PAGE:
The Legal Quandary is reporting today that the New York City Bar Association has issued an opinion (available here) attempting to clarify what lawyers must and must not do when they receive material sent in error by an opponent.  I have not had a chance to read the opinion itself so I am just going to repeat what the LQ reported:
Part of the opinion is common sense – you . . . must promptly notify the sender, under Rule 4.4(b) of the New York Rules of Professional Conduct. The duty holds regardless of whether the communication is electronic or hard-copy, and applies no matter who sends the material. 

The tricky part? Now lawyers are tempted with the discretion to decide for themselves how to answer the next question: ”Now that I have it, and I told the other side about it, is it  it is ethically permissible to use this material?” Here the Opinion eases away from prior bans against such use.

Now, “depending on the facts and circumstances” use of the material may be appropriate, or at least allowed. Of course, you are free to engage your noblest qualities and decide that such use would be unfair, and decline to look. . . . Need you raise the issue with your client, who might be angry with you for passing up the opportunity to learn some secrets? You’re on your own there, but the comments to the Opinion suggest you may want to do that too.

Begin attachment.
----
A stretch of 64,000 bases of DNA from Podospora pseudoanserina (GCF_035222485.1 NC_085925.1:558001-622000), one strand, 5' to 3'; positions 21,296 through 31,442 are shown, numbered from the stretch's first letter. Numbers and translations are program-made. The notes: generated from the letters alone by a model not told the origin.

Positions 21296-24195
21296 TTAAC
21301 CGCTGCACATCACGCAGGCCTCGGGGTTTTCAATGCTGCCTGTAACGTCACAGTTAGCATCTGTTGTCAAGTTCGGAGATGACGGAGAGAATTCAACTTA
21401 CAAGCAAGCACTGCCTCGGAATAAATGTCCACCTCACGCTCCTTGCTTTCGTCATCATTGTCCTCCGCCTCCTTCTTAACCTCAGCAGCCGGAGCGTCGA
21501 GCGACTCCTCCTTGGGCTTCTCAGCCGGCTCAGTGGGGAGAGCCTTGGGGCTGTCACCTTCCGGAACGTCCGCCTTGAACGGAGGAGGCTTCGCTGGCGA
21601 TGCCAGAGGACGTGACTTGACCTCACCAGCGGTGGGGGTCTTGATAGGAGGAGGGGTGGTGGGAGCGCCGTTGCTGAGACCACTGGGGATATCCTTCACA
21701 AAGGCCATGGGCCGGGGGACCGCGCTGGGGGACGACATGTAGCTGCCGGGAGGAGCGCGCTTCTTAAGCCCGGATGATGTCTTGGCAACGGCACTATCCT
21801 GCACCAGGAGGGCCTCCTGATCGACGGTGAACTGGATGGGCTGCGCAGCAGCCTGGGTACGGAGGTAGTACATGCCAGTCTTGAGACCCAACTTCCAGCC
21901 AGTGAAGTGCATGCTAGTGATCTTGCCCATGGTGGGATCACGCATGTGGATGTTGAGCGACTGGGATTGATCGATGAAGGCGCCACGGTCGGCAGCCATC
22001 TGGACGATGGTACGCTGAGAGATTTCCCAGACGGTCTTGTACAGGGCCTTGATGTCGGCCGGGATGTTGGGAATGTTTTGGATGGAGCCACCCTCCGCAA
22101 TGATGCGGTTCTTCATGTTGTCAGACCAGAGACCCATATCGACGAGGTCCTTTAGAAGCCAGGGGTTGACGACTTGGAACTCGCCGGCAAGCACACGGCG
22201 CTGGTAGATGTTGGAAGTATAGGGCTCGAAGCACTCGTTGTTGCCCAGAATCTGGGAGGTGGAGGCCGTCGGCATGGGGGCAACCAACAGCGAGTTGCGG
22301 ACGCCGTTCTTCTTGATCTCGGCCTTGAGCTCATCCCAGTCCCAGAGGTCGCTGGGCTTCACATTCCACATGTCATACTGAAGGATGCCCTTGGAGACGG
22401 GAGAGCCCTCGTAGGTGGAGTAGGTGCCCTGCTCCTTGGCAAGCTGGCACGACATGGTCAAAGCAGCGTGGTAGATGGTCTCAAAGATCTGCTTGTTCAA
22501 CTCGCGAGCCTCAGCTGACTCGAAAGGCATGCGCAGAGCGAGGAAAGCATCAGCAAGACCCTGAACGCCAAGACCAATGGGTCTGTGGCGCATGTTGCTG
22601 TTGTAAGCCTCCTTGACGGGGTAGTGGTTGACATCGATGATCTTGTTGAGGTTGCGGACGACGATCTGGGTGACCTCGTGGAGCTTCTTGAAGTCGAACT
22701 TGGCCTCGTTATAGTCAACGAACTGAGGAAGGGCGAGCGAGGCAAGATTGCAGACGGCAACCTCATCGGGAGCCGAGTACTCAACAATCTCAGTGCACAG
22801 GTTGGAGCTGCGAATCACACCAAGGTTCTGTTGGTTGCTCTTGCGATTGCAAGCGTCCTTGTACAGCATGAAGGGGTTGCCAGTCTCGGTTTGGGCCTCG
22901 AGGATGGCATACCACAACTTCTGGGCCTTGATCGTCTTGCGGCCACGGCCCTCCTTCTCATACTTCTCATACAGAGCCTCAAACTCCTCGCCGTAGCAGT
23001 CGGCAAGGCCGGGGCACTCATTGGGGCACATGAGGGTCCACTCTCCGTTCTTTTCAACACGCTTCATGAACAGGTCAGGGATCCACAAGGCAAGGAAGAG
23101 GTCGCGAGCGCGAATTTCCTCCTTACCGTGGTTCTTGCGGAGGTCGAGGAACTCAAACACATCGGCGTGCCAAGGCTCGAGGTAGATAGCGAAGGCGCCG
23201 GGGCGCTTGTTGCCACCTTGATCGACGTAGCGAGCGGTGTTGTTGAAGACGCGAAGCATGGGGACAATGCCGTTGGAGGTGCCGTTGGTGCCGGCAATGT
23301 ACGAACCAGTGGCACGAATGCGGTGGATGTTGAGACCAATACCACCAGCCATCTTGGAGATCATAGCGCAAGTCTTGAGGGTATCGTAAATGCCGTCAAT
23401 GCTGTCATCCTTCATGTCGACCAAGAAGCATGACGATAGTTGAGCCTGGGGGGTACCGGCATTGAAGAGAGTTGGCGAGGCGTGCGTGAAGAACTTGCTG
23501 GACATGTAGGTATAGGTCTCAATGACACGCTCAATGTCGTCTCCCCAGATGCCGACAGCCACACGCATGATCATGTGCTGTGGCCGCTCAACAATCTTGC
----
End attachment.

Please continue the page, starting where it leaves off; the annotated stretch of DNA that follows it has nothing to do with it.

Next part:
So, green light right? Not so fast. The Opinion cautions that . . . “a lawyer who reads or continues to read a document that contains privileged or confidential information may be subject to court-imposed sanctions, including disqualification and evidence-preclusion”.
And my students complain that sometimes they don't get a straight answer in class!  Ha!  Welcome to the real world.

More on the new pro bono requirement in New York

Yesterday I wrote (here) that starting in 2013, candidates to admission in New York state will be required to show that they have performed at least 50 hours of law-related pro bono service as a requirement for admission to the New York state bar. The Wall Street Journal has a short piece on this here.  But the more interesting comment on this I have seen is over at My, a blog mostly dedicated to discuss issues related to the practice of law by solo practitioners.